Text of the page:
All-Star games draw the attention of young, impressionable minds. Budding hockey fans want to see what wacky trick Alex Ovechkin will do this year, or who has the hardest shot. It’s a prime opportunity to cultivate new fans, and convert the casual viewer. The fantasy all-star selection process may smell like a gimmick at first, but it will create intrigue, curiosity, and a unique flavour.
Colin’s communication breakdown
Here at the Week in Review, our week runs from Monday to Sunday, and although the firestorm about Colin Campbell’s e-mails is raging as I type this, the match was lit last night. Willis provided a thorough synopsis of the events that led to e-mails between Campbell and veteran official Stephen Walkom being uncovered.
Campbell’s reaction was predictably swift, but his bias towards both his son and Marc Savard is glaring. Firstly, in any walk of life the distinction between personal and professional matters is vital. No matter how high up the workplace food chain an employee is, this fine line must always be maintained. Campbell is the public face of NHL discipline, a department in the league that’s been under intense scrutiny over the past year, and he’s shown a reckless disregard for proper conduct.
Secondly, the images of Savard being wheeled off the ice after Matt Cooke’s are still fresh enough that even the perception of bias puts the NHL on major damage control. That hit was in part responsible for ushering in the headshot regulations the league has now, and many wanted Cooke punished.
But the Wheel of Justice didn’t spin in Savard’s favour, and now we’ll be wondering if it was rigged by Campbell.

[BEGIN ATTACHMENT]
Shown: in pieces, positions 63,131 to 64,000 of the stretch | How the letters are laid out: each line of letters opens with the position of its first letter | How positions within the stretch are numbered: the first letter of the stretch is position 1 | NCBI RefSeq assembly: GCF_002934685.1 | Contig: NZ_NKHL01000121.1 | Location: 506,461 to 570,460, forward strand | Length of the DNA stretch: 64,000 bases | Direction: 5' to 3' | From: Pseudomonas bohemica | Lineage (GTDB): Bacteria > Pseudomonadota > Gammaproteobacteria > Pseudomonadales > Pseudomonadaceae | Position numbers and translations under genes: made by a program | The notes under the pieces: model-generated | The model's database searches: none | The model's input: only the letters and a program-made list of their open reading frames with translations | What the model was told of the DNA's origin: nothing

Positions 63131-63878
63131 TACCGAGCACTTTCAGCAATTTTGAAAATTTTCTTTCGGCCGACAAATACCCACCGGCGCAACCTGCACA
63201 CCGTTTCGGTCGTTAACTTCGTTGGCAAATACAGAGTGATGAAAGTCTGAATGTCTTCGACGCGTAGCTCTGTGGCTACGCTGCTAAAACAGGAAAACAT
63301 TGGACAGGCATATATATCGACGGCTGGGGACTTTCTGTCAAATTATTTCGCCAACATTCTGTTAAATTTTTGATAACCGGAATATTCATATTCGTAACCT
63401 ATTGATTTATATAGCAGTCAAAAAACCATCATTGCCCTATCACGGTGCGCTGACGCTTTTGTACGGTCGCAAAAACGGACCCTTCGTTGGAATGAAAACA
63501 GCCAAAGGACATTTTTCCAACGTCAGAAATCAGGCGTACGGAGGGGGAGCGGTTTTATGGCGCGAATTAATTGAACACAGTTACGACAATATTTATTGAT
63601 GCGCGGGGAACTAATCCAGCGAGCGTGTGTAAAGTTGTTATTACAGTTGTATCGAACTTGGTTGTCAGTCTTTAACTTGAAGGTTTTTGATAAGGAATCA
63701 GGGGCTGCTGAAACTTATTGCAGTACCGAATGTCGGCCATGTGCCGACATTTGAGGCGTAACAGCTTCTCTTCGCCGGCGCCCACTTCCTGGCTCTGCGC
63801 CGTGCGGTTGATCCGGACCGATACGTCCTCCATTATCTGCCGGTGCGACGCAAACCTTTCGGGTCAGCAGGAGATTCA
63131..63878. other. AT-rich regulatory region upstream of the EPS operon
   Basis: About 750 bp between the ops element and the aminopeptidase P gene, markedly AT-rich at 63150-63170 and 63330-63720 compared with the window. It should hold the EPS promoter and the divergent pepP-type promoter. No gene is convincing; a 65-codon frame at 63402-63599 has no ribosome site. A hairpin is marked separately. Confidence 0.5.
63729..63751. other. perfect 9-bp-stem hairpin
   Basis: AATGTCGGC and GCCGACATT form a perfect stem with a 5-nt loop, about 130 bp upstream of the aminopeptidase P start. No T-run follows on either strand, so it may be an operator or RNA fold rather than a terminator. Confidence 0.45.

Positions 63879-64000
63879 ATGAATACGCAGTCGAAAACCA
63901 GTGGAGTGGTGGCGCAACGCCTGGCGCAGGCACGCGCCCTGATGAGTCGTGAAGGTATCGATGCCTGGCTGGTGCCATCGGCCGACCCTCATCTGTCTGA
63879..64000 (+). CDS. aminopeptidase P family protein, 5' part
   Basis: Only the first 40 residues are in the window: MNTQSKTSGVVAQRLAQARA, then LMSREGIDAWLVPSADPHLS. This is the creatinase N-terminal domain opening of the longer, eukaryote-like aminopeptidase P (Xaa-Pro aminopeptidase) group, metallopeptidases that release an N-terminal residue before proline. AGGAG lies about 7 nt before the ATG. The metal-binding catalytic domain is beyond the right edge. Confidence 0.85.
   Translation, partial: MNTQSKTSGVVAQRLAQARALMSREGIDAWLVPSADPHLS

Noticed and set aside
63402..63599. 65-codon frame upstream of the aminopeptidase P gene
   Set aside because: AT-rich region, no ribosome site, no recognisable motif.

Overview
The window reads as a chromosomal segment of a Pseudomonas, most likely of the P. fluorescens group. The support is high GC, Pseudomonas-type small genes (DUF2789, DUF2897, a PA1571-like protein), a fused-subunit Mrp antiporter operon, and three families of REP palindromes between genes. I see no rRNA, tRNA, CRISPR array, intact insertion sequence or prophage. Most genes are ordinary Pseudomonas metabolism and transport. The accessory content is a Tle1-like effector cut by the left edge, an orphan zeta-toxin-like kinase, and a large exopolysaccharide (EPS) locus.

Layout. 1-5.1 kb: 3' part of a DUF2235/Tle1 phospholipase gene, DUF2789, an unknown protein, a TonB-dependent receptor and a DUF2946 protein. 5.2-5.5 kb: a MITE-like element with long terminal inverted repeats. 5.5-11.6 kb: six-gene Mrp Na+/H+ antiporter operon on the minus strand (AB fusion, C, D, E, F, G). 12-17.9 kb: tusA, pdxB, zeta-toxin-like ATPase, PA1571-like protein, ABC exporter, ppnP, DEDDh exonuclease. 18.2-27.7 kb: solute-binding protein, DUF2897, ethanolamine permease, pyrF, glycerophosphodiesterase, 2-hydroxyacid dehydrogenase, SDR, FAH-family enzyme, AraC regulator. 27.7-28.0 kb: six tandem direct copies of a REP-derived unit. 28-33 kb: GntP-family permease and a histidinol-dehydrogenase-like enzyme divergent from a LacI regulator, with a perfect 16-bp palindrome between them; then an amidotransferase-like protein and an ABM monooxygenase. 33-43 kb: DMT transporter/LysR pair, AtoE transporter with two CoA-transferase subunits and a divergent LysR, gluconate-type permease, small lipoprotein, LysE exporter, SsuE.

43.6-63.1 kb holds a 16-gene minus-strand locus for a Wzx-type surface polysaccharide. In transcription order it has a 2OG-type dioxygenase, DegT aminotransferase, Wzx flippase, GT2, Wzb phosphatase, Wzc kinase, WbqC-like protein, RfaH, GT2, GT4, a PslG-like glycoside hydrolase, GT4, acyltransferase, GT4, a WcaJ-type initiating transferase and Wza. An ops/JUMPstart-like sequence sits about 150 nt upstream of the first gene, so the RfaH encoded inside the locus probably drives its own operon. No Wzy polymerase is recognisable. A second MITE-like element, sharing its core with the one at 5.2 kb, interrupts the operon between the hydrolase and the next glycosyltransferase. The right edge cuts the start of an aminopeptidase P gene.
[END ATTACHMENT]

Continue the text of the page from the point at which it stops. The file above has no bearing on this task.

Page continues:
An all too familiar problem
By now, the Montreal Canadiens are unfortunately getting used to playing with Andrei Markov. At 32 years old, Markov isn’t quite yet at the age where there would normally be concerns about his body wearing down. But now after suffering his second major knee injury in less than a year, there’s at least one body part that’s raising some serious concerns.
Including the playoffs, Markov missed 46 games last year, with his second stint on the shelf coming courtesy of a Matt Cooke hit (yes, him again) during Game 1 of the Habs’ second round series against Pittsburgh last spring. Markov returned to the Habs’ lineup on Oct.30, and has only played seven games this season.
Without their powerplay quarterback, Montreal is ranked 20th with the man advantage, a unit that’s operating at a 14.5 percent clip.
- Brian Elliot has been a major reason for the Sens’ turnaround. Capped off by a shutout against the Bruins Saturday, Elliot has won his last five straight starts, a span in which he’s surrendered only seven goals.
- The Leafs are going streaking, and we can all just hope that Ron Wilson keeps his pants on. Playing the part of Will Ferrell and leading the streaking festivities is Phil Kessel, who mercilessly ended his seven game pointless streak with a goal Saturday night. It was the longest pointless stretch of Kessel’s career.